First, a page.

• Is there anything that makes them better?

  • Is there anything that makes them worse?

  • How severe are they?

  • Are they getting gradually worse or staying the same?

  • Have you had to stop doing normal activities you used to do?

  • Does anyone in your family have a genetic form of dementia, Huntington’s, or Parkinson’s?

  • Do you have any other medical conditions, such as diabetes or high blood pressure?

  • What medications are you currently taking?

  • Have you been under any unusual stress lately?

At Neural Effects, each patient also undergoes a neuropsychological exam (also called a neurocognitive evaluation) to find out what kind of cognitive problems they have. This exam includes tests to assess attention, memory, executive function, and other cognitive skills. For example, you might be asked to count backwards or to memorize a list of words and remember them later. It’s common for patients to find some questions easier than others, depending on which areas of their brain are affected. All patients need to go through this assessment, even if they already have a diagnosis of dementia from their doctor.

Our team may also conduct a neurological test to assess your eye movements, reflexes, balance, and how well your senses are working. This test involves a physical examination.

We may also assess your mental health. Common tests include the Patient Health Questionnaire (PHQ) or Generalized Anxiety Disorder Scale (GDS), which are a simple list of phrases which you score yourself against. These tests can identify mental health problems, such as anxiety and depression. In dementia patients, it’s common for memory problems to either be caused by, or be a consequence of, mental health problems.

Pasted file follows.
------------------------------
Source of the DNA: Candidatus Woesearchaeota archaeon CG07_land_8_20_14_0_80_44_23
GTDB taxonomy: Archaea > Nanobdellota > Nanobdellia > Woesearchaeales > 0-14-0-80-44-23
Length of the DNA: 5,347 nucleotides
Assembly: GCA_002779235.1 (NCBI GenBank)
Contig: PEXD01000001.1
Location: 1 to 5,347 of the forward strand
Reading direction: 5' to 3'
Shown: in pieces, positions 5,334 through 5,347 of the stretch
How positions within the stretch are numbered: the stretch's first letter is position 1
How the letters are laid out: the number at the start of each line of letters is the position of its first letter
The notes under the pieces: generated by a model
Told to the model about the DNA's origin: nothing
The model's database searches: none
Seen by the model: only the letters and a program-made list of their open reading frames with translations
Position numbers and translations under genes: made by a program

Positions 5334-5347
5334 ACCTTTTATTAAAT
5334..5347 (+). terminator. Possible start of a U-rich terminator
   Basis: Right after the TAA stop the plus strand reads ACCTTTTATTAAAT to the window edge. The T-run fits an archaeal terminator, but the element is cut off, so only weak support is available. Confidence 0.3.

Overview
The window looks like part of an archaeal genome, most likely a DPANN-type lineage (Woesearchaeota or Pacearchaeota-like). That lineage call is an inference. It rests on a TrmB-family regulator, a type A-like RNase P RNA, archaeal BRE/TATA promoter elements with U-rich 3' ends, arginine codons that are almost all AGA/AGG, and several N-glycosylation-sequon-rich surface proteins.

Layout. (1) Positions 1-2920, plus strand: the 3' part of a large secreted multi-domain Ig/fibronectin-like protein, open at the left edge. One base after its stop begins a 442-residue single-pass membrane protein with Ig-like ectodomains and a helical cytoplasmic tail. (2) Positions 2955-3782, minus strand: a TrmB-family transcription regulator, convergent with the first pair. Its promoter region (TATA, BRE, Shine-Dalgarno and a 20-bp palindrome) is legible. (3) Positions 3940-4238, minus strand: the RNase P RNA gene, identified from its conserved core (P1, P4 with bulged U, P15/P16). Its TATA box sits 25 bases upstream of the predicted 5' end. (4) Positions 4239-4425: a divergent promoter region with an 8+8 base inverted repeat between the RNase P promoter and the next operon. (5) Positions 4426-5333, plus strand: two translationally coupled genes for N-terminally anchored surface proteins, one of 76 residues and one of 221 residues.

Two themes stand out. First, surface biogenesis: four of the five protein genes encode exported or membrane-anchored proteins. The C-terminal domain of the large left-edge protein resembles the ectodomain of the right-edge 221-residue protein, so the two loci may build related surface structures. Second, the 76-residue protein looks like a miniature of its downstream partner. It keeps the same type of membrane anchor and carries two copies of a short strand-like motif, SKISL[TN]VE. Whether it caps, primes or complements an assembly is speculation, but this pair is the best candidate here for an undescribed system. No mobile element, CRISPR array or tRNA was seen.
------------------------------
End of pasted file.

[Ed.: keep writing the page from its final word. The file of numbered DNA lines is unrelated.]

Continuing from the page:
If our clinician suspects something other than dementia — such as a brain tumor, for example — they may request a CT or MRI brain scan. MRI scans also help doctors identify changes caused by vascular dementia.

Treatment at Neural Effects

Treatment often includes games.

Once you’ve been through all the exams, you will meet with one of our team members to talk about the results and discuss treatment possibilities.

Some dementia clinics may suggest medication, such as donepezil (Aricept), rivastigmine (Exelon), and galantamine (Razadyne). This works for some patients, but often only for a short period of time. In addition, medication often causes multiple side-effects, including nausea, vomiting and diarrhea. If you want to find out more about dementia medication, we’ve written about them in more detail in our post on ways to help dementia patients.

Other possibilities for patient care include non-pharmacological approaches, such as cognitive stimulation therapy and occupational therapy. These can be beneficial for dementia patients, but they still only address one type of problem the patient is experiencing.

Instead of offering a single treatment option, at Neural Effects, we believe the best approach to delay the progression of symptoms is with a combination of physical exercise and a range of therapies (cognitive therapy, neuromuscular therapy, occupational therapy, vision therapy, and more) based on the problems identified during the initial exams.

For example, if you’re struggling with memory, our therapists will target exercises to stimulate the areas of your brain involved in memory. We may ask you to make up a short story from a series of picture cards and then organize them in order to follow the story. We also have a range of different activities to improve attention, executive function, thinking skills, language, vision, and more.

The combination of exercise and therapy is effective because physical exercise triggers a phenomenon in the brain called the post-exercise cognitive boost (PECB). This involves the release of an important compound called brain-derived neurotrophic factor (BDNF), which makes the brain more receptive to building new connections during therapy. As a result, the brain is more receptive to change and benefits more from therapy shortly after exercise.